Wednesday, February 04, 2009

What's In Your Locker?

by Pam Ripling

Do you have lockers at your school? Not talking gym lockers. These are hallway lockers, with steel hinged doors and combination locks acting as temporary storage units for your books, snacks, quick face fixes and whatever else you bring to school but don’t want to lug around.

When I wrote LOCKER SHOCK!, a story about a middle school kid who finds something really terrible in his school locker, our local schools still had hundreds of these storage units on campus. But not long after the book came out, the lockers were removed. Yeah, just ripped out and thrown away! Students were issued a set of “home” textbooks, matching the ones that stayed in the classroom, so that they wouldn’t have to load up their back-breaking backpacks every day.

If you still have them at your school, you might be wondering why our district took them away. Well, it seems that it was costing a lot of money, because a lot of the lockers were damaged every year. Beaten, kicked, scratched, gummed up and soiled. They were infested with cockroaches, too, when kids left behind apple cores, Twinkies and near-empty soda cans.

Also, the school was spending money on “drug-sniffing dogs”—can you imagine? And worst of all… some districts actually found that lockers had become depositories for weapons. The cost of dealing with all these problems far outweighed the cost of the second set of textbooks for each student.

I loved having a locker. My dad built me a little shelf for mine, so I’d have two levels of storage. I had my mirror, and some stickers that actually made me smile when I stopped in between classes. I could stash notebooks, workbooks and my lunch there. Today, kids must drag all that stuff around with them.

What do you think about the locker issue? Should schools keep them, and find other ways to keep lockers safer and cleaner?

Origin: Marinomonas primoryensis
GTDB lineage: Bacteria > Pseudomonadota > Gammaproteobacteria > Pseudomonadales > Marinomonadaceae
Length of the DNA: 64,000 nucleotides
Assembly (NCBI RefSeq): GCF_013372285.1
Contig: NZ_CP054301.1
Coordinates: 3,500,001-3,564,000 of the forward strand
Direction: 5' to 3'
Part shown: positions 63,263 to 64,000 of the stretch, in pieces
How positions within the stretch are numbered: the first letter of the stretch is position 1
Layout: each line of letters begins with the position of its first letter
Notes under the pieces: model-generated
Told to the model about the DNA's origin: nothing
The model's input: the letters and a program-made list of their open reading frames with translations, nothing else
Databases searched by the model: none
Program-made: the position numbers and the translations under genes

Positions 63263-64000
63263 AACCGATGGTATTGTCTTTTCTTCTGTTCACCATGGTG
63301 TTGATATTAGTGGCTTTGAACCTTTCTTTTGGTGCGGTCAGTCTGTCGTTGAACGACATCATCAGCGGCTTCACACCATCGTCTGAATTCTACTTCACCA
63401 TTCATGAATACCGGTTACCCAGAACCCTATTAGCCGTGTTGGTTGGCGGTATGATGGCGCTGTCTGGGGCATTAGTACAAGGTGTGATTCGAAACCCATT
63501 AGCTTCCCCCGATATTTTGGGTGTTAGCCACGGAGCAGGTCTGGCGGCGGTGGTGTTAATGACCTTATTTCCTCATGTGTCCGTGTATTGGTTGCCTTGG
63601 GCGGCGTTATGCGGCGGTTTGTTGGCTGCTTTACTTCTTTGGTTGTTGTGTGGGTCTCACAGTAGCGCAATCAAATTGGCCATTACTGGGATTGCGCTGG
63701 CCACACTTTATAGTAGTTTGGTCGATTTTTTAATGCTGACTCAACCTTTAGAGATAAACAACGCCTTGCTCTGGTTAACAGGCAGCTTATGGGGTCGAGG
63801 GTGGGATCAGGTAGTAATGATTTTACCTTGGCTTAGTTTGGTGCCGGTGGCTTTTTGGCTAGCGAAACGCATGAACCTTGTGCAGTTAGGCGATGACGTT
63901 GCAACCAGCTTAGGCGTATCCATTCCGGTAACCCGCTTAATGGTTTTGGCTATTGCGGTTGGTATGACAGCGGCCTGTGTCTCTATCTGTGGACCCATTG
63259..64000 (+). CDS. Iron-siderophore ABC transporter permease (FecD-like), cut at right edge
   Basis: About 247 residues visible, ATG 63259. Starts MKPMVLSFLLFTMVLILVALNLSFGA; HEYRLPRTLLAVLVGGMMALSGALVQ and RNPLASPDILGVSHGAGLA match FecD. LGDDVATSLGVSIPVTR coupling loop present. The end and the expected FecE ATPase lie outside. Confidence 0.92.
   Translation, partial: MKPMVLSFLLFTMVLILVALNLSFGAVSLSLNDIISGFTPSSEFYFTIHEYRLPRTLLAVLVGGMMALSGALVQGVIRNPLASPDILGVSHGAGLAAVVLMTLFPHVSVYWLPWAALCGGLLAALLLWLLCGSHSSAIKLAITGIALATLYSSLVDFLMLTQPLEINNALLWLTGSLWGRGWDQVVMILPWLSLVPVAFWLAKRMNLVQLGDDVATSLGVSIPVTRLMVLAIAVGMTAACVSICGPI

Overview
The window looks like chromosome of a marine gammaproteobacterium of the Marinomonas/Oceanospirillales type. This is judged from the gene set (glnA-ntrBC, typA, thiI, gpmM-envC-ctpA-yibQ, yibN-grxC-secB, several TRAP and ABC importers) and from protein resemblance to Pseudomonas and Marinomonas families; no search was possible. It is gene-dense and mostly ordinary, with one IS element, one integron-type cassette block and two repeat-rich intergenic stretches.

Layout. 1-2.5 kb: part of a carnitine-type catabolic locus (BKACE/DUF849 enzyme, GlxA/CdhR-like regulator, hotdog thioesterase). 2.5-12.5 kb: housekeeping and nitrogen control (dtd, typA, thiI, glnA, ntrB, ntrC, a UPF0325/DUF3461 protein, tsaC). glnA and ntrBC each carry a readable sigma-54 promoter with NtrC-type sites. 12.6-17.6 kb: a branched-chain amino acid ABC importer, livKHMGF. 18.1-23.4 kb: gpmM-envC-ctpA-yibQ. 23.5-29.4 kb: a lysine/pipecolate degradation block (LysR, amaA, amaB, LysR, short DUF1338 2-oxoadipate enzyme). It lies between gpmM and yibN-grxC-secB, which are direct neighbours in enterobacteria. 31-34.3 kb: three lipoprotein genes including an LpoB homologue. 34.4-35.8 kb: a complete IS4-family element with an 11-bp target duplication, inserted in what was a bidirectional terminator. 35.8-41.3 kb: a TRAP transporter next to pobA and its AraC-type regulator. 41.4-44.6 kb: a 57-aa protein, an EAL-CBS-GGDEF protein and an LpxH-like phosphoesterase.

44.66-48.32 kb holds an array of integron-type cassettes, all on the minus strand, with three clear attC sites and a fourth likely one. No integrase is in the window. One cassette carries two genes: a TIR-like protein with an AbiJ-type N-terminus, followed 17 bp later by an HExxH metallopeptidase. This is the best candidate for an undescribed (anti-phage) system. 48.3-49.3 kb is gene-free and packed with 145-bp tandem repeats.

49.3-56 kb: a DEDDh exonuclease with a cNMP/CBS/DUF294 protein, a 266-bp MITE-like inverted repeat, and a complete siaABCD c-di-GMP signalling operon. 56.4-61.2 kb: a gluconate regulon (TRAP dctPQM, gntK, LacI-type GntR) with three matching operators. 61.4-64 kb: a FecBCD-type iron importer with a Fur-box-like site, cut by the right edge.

Pam Ripling is the author of middle-grade mystery, LOCKER SHOCK! Buy it at Quake, Fictionwise or Amazon today! E-book version now available for your Kindle! Visit Pam at


Gayle Carline said...

My son, 16, has never seen a hallway locker, at middle school or high school. He has two sets of books, like you described.

I have semi-fond memories of my high school locker. I went to high school shortly after the Jurassic Era. Believe it or not, I shared it with my BFF - we didn't have enough lockers for everyone. What I didn't like was being on the 1st floor and having to run up to get another book on the 2nd floor then back down to the 1st floor for class. I guess I should've planned better!

G. Carline

Natalie Hatch said...

Pam we've never had lockers here in tropical queensland. So kids have to lug textbooks, books, lunch, pencil cases, PE clothes etc all around in their backpacks. Some days my daughters bags are heavier than others.

Regan Black said...

I loved having a locker - and shared it with a friend (or two) each year. While I get the issues that mean my kids don't know that experience, I think they've missed out. I mean, how else was 'the guy' supposed to find you between classes to ask you out? =)


J.R. Turner said...

How timely! My daughter just came home last night and proudly announced that she no longer has to share a locker with another girl. She has it all to herself.

As a mom, I like the idea of no lockers--because then the kids can't say they forgot their books and can't do their homework. I als have to go every spring and collect all the hats and gloves they've forgotten to bring home all the time.

Sounds like a great idea, to go locker-free, but I doubt that will happen here for a while. We're not as "with it" as most places, being a small town in the MidWest. Change comes really slow here.

Very interesting topic!!


lissa said...

There are lockers at my daughter's high school but very few students use them. They are on one hallway on the top floor and they cost $5 to rent for the year. It is uncool to have a locker when it used to be very cool to have one, especially one that was decorated inside and near the 'coolest of the cool' kids.


Bookfool said...

Well, hmm. That's a little more complicated, these days. I loved having a locker, too. My son's junior high gave them 3 minutes to get from classroom to classroom in a room with 3 floors, so he only was able to go to his locker (on the basement floor) if and when he had a class on that floor. They also pretty much made them "hold it" all day, to keep from having trouble in the bathrooms.